Microfactory gives e-waste new value
The unstoppable march of next generation technology unfortunately means that today's must-haves are destined for tomorrow's electronic waste mountains. It's a growing problem, and one which Australia's University of South Wales Centre for Sustainable Materials Research and Technology has an answer to. The SMaRT project has launched the world's first microfactory designed to transform e-waste into materials that can be re-used.
According to the Global E-waste Monitor 2017 report, over 44 million metric tonnes of electronic waste was generated during 2016, which could rise to 52.2 metric tonnes by 2021. The SMaRT project at UNSW aims to turn e-waste into a valuable resource and prevent old smartphones, laptops, computers, printers and so on from ending up in landfill or in an incinerator.
The e-waste microfactory can be built at a site where e-waste is stockpiled and can operate in a space as small as 50 square meters (540 sq ft). The modular nature of the design also allows for site-specific flexibility.
It's made up of a series of small modules that are designed to break down the discarded electronic devices fed through the system, identify potentially useful components and fire up a temperature-controlled furnace to extract metals like copper and tin or transform them into metal alloys that can be re-used. A separate module could take the plastics from computer and printer housing and produce filaments for 3D printing or materials for use in industrial-grade ceramics.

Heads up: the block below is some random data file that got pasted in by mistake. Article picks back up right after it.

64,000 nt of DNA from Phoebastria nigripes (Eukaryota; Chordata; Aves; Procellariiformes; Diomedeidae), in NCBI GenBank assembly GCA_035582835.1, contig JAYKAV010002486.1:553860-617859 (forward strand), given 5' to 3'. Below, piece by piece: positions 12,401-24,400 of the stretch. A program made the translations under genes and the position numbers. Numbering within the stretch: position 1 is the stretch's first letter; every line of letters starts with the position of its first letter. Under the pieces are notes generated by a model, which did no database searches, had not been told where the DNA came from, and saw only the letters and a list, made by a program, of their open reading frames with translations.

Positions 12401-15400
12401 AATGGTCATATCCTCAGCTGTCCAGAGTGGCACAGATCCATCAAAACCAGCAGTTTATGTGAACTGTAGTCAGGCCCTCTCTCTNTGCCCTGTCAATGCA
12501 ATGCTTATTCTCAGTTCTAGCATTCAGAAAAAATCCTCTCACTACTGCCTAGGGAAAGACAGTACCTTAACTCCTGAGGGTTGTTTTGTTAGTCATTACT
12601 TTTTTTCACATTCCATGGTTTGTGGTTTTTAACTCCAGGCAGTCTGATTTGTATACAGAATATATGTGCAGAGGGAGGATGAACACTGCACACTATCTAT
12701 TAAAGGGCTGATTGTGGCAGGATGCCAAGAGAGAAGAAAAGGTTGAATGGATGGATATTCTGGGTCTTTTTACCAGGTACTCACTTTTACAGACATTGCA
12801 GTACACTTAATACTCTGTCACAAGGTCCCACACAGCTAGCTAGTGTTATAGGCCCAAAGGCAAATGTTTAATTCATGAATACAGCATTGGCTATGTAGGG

"We have proven you can transform just about anything at the micro-level and transform waste streams into value-added products," said the project's Professor Veena Sahajwalla. "For example, instead of looking at plastics as just a nuisance, we've shown scientifically that you can generate materials from that waste stream to create smart filaments for 3D printing. These microfactories can transform the manufacturing landscape, especially in remote locations where typically the logistics of having waste transported or processed are prohibitively expensive. This is especially beneficial for the island markets and the remote and regional regions of the country."
The SMaRT e-waste microfactory was officially launched on April 4, and is reported to be the first in a series, with other modules being developed to tackle consumer waste. The video below has more on the SMaRT microfactory project.
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